I have come to the sea

Disused lifeboat house at Porthleven, Cornwall.

This was a little piece written for the Shrewsbury Flash Fiction group. We were given the opening line “I have come to the sea; I hate the sea.” Interestingly, everyone there said how hard it had been to write about hating the sea – we all love it – and this sparked some great conversation about why humans might have such a strong affinity with the sea. ____________________________________

I have come to the sea; I hate the sea. With its wide promise and elusive calm, the sea is a sham. I have failed. I have lost my way. I have come to the sea because you brought me to this point, and I stare now over this undulating plane of ink black and wonder how I imagined the bulk of existence was above me. Faced with the sea’s Truth, I find I have my lived life on a mountain. In just a few strides, that which I thought lower ground will drop into a chasm so deep I can’t even contemplate the height at which I currently stand. It leaves me dizzy and foolish.

I have failed, lost my way, and the sea can prove this.

You said I should keep my gaze on the horizon, but you were wrong. The horizon is an impossibility and all that stumbling towards something out of reach is pointless when a person doesn’t even see where their feet have trodden. You said the horizon would drive me, and it did. But to what end?

I have come to the sea to remind myself of this.

I have come to the sea to show you how wrong you were.

I’ll meet you there, you said. So I scan and squint at the distant blue-black line, take measure of the steps towards it and sense the drop, that vast fall down from this fragile pausing place, feel the churning of fathoms unknown, the closing of darkness, and more and more the way seems lost, more and more I see the failing, and I weep.

I weep because I am still driven.

I have come to the sea; I hate the sea, and as its benign edges curl around my toes, tugging me onwards, I glance down and see the ink black is transparent here, tumbling grains of sand over my skin, frothing gently in pools which swirl and sink and creep slowly back to their source.

I lift my eyes, return my gaze to the final destination, and stumble on.

Sandie Zand, May 2015


Two Coffees



(this was a piece written for the Shrewsbury Flash Fiction evening, the theme of which was “rules”.

The Flash Fiction group meets second Wednesday of every month at the Shrewsbury Coffee House – all are welcome, it’s a great evening)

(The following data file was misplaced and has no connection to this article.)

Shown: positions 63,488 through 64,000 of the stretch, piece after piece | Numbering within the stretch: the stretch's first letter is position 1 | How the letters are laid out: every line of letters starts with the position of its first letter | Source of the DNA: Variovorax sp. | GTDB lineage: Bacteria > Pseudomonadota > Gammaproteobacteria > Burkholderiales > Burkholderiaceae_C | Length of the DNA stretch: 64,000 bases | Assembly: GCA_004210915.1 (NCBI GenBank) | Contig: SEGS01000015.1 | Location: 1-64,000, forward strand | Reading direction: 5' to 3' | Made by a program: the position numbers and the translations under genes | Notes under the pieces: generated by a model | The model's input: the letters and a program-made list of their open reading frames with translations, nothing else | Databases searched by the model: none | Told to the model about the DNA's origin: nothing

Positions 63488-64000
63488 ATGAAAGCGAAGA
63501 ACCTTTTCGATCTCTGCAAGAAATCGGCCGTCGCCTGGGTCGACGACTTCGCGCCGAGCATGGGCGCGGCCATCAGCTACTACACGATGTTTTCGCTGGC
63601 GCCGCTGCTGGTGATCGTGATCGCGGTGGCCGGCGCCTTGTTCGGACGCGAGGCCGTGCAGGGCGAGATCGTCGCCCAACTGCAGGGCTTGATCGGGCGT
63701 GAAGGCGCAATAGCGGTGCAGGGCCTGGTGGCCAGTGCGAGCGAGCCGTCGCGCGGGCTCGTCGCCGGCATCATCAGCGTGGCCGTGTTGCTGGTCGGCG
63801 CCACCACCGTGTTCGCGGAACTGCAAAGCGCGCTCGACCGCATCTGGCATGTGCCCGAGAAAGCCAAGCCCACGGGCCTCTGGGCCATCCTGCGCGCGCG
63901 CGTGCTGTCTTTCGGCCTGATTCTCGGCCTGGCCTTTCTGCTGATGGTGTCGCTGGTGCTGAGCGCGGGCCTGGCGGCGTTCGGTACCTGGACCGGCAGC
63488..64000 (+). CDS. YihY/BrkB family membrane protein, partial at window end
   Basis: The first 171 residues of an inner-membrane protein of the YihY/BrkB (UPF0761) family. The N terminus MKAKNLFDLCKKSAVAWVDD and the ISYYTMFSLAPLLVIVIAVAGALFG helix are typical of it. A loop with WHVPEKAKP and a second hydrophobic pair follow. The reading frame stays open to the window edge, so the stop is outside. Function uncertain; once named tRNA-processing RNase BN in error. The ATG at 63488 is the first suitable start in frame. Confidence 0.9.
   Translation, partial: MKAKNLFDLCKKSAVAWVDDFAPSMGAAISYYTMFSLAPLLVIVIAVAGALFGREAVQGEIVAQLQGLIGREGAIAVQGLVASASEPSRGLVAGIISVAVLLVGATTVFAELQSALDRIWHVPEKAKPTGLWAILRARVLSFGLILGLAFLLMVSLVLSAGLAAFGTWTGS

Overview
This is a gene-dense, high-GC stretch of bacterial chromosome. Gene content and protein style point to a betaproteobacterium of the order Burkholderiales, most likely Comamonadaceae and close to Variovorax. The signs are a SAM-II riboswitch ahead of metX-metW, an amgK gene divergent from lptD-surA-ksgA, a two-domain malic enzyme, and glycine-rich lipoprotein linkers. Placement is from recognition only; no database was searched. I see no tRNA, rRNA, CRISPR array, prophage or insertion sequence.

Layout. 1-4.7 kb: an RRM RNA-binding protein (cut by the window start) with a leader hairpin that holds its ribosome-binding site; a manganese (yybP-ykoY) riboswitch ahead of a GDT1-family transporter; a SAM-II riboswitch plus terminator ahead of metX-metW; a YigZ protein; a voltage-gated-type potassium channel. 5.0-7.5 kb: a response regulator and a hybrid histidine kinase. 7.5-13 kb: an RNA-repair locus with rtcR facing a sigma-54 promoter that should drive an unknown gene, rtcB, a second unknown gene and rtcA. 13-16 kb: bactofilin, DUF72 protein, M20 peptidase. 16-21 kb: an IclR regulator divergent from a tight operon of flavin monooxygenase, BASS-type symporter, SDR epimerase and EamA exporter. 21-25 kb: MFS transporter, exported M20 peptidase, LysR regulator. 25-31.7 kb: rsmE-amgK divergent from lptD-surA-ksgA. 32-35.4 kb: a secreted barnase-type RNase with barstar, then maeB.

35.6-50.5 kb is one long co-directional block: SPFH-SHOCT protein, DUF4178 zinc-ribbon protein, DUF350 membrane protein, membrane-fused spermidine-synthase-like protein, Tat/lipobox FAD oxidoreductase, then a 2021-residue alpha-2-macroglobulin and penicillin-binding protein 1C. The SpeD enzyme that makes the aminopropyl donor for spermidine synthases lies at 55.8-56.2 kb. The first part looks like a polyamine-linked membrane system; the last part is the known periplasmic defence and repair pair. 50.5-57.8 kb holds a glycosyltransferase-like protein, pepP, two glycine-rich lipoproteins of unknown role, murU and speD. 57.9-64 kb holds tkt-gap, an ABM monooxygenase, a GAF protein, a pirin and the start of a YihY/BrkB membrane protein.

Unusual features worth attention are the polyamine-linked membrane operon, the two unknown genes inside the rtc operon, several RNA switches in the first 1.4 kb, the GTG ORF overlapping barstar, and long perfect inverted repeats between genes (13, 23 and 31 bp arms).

Two Coffees

Way back, when it mattered, I’d said: “There’s only one rule and that is there are no rules.

You laughed. “You can’t do that,” you said. “Can’t say there aren’t rules and make that a rule – it’s a contradiction.”

“Okay,” I said. “Call it a guideline then. No rules, that’s the guideline. Agreed?”

“Yeah, cool,” you said. You laughed again, you sounded full, and I knew I had you.

You were making coffee. Instant. You didn’t drink the proper stuff back then. Even with coffee, you wouldn’t follow the rules; you’d pour hot water into the cups then sprinkle granules on the surface where they’d float in belligerent denial of purpose. You had to stir it for ages before they dissolved.

Now you’re making coffee again, in the espresso maker we bought last June, and you hand me mine – black, just as it comes. Into yours, you shake sugar from the bag, not caring whether you get one measure or five, and you stir the sticky brew with an egg spoon for ages.

“I was wondering,” you say, “what the guideline would be for seeing other people.”

The coffee burns my top lip, hits the roof of my mouth and burns that too. I swear, jerk the cup away, hot liquid curls over the edge and spills onto my shirt.

“I mean theoretically,” you say, “you know.”

“Why ask me?” I dab at the spill with a tea-towel, but it’s seeped right through and is clinging fast. I go to the sink, dampen a cloth and press the stain gently, glad to have my back to you. I wait for you to speak.

“Well, as guardian of guidelines,” you say. “I mean they are always yours, right? So I thought, well, you might have… you know… one in reserve…”

You move forward and peer over my shoulder.

“Rub soap on it,” you suggest.

“It’s silk,” I say, “dry-clean only.”

“They always put that, just covering their backs, it needs soap.”

You do the laundry with the same reckless will with which you sweeten your coffee. I had to make it a guideline in the end – after the first couple of months of sludge-grey whites – that we each take care of our own clothes.

“So…” You drain your cup in one mouthful, swallow it down on the pause. “What say you?”

“I suppose it’s a case of to thine own self be true,” I say.

“That’s the guideline?”

“Yeah, I guess so.”

“Okay,” you say. “Cool. It was just theoretical, just curiosity, you know.”

You put down your empty cup.

I stand by the sink, a circle of damp encroaching on my chest.

And I wait for you to leave.